Wednesday, 24 April 2013
Sometimes making soup is about having the freshest ingredients, in season and still covered in the soil they were grown. And sometimes it's about making the most of whatever old stuff you have lying around, as quickly as possible but still making sure to tastes amazing.
A lot of recipes that claim to be 'cupboard soups' quite plainly aren't - one I found the other day recommended throwing in a left over ham hock. I ask you, who in the world has a ham hock that they just found lying round at the back of the fridge? Maybe the Queen does (and if you're reading - hope you are enjoying the soups your maj) but the rest of us probably not.
But I'm pretty sure that you could throw together this tasty little number without too much trouble - and even if you don't have a leek, courgette would do, and you could at a push leave out the cheese (or scrape the mould off that bit that is hiding in a tupperware at the back of the fridge - it's still good...)
One other thing - is it pronounced 'Shau-dare' or 'Chow-dah" (Yes, just like that episode of The Simpsons - I was giggling slightly insanely whilst making the soup just thinking about that..)
200g Frozen Sweetcorn
1 Large Onion
2 Stalks Celery
1 Large Potato
150g Mature Cheddar Cheese
3 Bay Leaves
1tsp Fresh Thyme
600ml Vegetable Stock
1. Peel the potato and cut into small cubes, finely chop the onion, leek and celery.
2. Heat some butter in your soup pan and then cook the vegetables over a low heat until they start to soften.
3. While the vegetables are cooking, thaw your sweetcorn in boiling water then drain and use a potato masher to break up the kernels a bit.
4. Add the stock, milk, bay leaves and thyme to the soup pan and then put the sweetcorn in. Bring to the boil and then simmer for 30 minutes.
5. Check and adjust the seasoning to taste - lots of black pepper works very well. Grate the cheese and stir this in just before serving. Enjoy!
Monday, 22 April 2013
So I'm trying to get in the summery mood. Now there are vegetables planted in the garden which will hopefully be ready to turn into soup later in the year, and that fiery ball has returned to the skies, it's a bit easier to think that there might be a summer after all. (Please don't remind me of this statement when it rains from now until September...)
I realised that pretty much all the soups I have blogged recently have been pretty heavy, comfort food type recipes. This is probably for two reasons - one is that it's been sooooo cooooold, and the second is that I think the big warm blanket of creamy warmth is the reason I love soup so much (Please note, don't try to make an actual blanket out of soup) but there are lots of other soups out there which are fresh and light and summery.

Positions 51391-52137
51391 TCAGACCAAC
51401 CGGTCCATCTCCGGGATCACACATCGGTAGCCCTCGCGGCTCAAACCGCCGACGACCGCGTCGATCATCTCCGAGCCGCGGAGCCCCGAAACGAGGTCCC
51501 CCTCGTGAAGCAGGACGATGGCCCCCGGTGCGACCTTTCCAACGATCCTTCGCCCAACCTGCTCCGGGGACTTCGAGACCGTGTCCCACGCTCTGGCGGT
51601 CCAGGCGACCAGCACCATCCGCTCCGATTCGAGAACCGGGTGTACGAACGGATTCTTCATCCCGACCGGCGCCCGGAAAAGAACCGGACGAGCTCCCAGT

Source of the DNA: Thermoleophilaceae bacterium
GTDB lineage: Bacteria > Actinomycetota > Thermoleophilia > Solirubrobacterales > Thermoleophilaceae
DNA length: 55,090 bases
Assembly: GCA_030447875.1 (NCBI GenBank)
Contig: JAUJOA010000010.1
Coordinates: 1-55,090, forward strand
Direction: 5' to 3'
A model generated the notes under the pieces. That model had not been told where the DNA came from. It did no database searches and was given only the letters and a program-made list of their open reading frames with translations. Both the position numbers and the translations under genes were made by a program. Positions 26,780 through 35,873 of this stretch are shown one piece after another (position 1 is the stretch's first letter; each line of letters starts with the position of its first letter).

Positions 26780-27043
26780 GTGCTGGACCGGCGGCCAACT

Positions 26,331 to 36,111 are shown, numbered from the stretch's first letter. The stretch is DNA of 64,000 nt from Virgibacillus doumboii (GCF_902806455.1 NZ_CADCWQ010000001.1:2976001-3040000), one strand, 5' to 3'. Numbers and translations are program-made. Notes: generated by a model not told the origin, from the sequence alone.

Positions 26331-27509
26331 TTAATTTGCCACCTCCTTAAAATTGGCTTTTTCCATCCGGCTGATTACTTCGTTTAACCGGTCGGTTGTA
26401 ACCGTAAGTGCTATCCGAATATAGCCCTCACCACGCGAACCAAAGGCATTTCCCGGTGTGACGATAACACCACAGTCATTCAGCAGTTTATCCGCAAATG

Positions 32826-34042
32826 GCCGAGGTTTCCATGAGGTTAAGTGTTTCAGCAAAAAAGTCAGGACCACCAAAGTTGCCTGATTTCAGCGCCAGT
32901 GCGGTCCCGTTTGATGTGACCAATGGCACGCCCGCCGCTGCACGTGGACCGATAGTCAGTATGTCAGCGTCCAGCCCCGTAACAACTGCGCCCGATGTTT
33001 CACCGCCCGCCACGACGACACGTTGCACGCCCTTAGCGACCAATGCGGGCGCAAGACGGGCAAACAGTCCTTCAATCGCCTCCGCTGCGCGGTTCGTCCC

Like this one. Pho is from Vietnam and I imagine it's the sort of thing that you can buy from vendors at the side of the road, like Blade Runner with sunshine (possibly) and it's a very light, fragrant soup that would work well as a starter or as a snack on a warm day...
For the broth
1tbsp Soy Sauce
1tsp Coriander Seeds
2 Bay Leaves
1 Cinnamon Stick
1 Star Anise
1. Dry roast the coriander, star anise, cloves and cinnamon. Place them in your soup pan over a low heat and cook until they start to release their aromas
2. Roughly chop the carrot and onion. Place them in a pan with the dry roasted spices, ginger, soy sauce and bay leaves, as well as 1.2l of water. Bring to the boil and then simmer for 30 minutes.
3. Remove from the heat and let cool. Strain out all the bits and return to the pan
4. Cook the rice noodles according to the packaging.
5. Cut the broccoli into florets, slice the bok choi. Steam them for 5 minutes, until they are soft
6. Put some noodles in each soup bowl, then cover in the broth, and then top with the steamed vegetables and some fresh coriander and slices of fresh lime to garnish. Enjoy!
Tuesday, 16 April 2013
And then there is cabbage soup.
When I think of cabbage soup, I think of three things -
1) Poverty. Like Charlie Bucket from Charlie and the Chocolate Factory, who's family were so poverty stricken that cabbage soup was all they could afford, this poor soup seemed to be a byword for cheap, bland food.